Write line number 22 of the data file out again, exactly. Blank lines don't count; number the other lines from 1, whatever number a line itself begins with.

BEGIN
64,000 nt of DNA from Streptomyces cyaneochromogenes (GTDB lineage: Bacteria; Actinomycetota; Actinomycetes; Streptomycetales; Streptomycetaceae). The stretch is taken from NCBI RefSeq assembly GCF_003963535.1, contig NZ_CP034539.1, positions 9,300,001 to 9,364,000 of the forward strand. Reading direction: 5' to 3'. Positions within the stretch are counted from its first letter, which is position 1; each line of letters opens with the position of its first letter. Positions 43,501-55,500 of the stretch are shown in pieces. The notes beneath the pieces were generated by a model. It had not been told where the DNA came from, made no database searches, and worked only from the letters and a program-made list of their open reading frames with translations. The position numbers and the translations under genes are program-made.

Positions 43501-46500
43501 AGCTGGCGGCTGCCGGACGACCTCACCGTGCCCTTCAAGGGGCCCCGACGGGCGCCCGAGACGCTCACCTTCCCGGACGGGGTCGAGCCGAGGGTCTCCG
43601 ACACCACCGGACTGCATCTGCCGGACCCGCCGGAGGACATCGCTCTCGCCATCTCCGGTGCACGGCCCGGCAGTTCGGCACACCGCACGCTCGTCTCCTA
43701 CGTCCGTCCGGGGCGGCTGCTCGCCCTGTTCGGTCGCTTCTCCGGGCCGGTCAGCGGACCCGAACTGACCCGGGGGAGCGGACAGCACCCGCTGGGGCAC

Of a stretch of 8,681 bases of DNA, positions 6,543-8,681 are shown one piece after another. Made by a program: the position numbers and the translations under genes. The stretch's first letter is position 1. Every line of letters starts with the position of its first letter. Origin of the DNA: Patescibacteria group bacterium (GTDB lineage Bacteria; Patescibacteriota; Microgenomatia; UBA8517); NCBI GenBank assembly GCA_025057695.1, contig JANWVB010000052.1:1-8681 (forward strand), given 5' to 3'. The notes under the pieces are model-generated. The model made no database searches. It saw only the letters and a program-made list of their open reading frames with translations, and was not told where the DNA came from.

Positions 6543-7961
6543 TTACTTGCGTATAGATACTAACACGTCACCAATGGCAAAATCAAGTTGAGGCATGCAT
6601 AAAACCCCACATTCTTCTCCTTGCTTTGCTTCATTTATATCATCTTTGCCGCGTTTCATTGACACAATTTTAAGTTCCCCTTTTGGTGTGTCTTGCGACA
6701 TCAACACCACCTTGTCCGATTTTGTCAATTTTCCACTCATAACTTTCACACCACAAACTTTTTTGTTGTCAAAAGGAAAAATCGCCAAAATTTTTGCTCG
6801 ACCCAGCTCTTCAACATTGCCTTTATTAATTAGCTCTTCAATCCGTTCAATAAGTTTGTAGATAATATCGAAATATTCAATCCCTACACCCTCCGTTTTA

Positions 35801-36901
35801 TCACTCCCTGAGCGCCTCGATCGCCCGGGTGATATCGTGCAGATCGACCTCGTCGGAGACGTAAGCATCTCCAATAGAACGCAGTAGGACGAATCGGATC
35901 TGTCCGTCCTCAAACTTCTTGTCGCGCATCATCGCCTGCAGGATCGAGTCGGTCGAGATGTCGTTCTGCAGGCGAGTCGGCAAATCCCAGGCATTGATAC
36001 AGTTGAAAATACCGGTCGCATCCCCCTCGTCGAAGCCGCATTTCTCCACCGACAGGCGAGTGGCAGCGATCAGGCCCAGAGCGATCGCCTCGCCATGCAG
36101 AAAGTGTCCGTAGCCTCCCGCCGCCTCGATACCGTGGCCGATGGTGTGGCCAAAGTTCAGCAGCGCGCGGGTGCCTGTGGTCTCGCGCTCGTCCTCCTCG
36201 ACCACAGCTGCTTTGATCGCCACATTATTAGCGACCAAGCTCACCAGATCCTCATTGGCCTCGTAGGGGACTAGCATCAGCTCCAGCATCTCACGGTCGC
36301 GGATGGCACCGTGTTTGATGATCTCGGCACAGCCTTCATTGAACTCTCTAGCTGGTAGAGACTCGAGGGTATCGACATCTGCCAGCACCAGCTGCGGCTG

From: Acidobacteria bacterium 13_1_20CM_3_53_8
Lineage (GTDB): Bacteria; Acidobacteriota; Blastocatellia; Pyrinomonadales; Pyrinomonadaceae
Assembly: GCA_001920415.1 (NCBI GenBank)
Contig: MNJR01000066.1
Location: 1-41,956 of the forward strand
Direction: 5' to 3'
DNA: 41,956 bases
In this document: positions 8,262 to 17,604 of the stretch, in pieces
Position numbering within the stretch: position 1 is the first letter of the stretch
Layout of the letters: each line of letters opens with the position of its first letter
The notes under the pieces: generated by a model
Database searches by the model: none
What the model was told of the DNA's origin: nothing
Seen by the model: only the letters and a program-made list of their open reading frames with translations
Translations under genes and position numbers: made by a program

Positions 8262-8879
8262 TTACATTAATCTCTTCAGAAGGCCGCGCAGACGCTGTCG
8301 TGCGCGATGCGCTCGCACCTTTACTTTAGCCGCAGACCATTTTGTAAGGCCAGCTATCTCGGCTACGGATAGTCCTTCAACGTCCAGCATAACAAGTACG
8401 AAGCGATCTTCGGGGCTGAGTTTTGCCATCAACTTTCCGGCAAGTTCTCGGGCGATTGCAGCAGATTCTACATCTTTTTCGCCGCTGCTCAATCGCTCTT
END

Contig: MNJR01000066.1